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By SecureWorld News Team
Tue | May 16, 2017 | 3:58 PM PDT

If you were behind the biggest and most widespread ransomware attack in history, you'd think the payout would be equally as epic.


According to a Twitter feed that's tracking the Bitcoin wallets tied to the WannaCry ransomware attack, the hackers have only raked in a whopping total of 49.60319339 BTC, or $116,542.52 USD. [Updated May 24, 2017]

For an attack that spread through 77% of the world's countries, you'd think a lot more money would have been made. Over 200,000 computers were affected, with ransom demands set at $300 per infected device. With the total amount of money that's come in so far, that would mean that only 388 victims have actually paid the ransom.

And that's not just people who have reported paying the ransom. In that case, we would expect the number to be much higher, as some people wouldn't want to admit to succumbing to the hackers' demands.

Or for anyone to go out and do this again, thinking it comes easily with large sums of money.

Instead, the Bitcoin wallets that the malware is using have three separate 'accounts' hardwired into them. While you can't tell where the money is going, you can see how much is going into them.

RedSocks, a threat detection firm that has been reporting on the issue since the ransomware attack first broke on May 12, lists these three addresses as linking to the Bitcoin wallets:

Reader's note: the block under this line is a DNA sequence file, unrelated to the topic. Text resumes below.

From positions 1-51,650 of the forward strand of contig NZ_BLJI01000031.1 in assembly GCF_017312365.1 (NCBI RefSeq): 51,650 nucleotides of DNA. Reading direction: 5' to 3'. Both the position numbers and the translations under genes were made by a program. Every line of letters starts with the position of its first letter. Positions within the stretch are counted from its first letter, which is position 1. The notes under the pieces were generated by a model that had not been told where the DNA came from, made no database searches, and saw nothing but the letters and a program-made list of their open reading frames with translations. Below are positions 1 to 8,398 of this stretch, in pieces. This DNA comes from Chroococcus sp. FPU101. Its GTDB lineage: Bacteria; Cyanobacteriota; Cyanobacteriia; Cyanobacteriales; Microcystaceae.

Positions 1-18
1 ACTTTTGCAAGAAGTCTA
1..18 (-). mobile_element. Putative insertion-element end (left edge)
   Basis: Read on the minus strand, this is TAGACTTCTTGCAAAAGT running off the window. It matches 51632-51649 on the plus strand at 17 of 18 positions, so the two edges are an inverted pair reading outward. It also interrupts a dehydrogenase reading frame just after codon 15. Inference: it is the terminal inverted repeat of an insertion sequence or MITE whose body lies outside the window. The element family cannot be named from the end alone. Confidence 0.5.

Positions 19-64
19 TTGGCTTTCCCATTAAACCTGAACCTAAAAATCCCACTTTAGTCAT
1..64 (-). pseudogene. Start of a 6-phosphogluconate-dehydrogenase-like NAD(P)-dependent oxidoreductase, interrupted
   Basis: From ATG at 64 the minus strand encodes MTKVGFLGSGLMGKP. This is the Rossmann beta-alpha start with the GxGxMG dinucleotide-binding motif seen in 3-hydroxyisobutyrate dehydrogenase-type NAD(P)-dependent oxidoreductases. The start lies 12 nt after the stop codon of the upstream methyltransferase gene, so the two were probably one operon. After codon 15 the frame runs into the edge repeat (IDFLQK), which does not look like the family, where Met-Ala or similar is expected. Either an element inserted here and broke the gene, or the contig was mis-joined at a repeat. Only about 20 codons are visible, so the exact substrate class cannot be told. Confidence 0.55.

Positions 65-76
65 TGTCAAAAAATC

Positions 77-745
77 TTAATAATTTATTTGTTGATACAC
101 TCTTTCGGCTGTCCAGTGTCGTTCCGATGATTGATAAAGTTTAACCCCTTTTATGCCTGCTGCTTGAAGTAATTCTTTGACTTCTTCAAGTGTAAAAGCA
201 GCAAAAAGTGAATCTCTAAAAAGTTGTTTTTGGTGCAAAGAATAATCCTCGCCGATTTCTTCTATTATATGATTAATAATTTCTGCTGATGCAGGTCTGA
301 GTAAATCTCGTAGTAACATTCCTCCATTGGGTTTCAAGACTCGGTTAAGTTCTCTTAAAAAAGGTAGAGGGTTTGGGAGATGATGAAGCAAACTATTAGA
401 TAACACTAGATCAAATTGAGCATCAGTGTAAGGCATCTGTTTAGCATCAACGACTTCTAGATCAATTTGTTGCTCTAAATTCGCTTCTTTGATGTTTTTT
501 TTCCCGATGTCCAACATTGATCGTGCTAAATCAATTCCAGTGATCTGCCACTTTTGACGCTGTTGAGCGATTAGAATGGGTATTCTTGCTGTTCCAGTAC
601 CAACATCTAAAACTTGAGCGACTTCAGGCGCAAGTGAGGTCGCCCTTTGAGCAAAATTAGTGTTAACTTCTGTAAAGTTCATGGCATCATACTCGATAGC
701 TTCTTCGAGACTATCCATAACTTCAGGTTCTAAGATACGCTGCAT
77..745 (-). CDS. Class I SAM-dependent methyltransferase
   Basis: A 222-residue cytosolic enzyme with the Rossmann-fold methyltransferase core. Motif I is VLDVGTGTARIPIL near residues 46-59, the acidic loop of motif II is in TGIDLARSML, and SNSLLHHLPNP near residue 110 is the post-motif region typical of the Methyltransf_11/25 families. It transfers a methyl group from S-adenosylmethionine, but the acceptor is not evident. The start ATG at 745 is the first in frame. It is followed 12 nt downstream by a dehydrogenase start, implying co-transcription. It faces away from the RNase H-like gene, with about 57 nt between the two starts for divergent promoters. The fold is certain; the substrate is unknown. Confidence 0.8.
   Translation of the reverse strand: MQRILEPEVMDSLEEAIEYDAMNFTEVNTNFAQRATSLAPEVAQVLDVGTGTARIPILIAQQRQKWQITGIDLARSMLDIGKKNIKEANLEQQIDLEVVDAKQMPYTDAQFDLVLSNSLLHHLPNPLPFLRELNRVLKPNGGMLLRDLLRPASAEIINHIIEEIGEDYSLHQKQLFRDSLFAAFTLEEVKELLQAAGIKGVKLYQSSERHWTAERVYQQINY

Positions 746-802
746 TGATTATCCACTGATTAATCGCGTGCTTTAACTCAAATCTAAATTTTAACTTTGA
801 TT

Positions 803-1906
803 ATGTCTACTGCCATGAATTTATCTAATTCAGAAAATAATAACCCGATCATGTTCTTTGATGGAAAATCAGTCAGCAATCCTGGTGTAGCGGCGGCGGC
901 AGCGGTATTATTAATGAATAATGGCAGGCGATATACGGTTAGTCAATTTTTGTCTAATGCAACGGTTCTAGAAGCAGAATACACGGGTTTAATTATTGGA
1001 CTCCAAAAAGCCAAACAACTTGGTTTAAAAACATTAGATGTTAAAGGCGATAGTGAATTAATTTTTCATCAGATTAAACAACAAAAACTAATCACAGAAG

In an effort to increase the payout, CNBC reported that the hackers have increased the ransom payment to $600, and that files would be permanently locked after seven days.

Much more costly, though, are the lives affected by this ransomware attack. For example, in the UK, the healthcare industry was hit hard. Operations were canceled, procedures were rescheduled, and medical documents were unavailable—potentially life-threatening for some.

Dan Lohrmann, CSO of Security Mentor, says, "The WannaCry outbreak clearly demonstrates just how damaging ransomware can be. This is another global wakeup call on the importance of good cyber hygiene to prevent ransomware disruption of vital business services."

In order to prevent this kind of attack from hurting you, keep your systems updated with the latest software and firmware patches, use strong forms of authentication, and implement regular backups of your systems.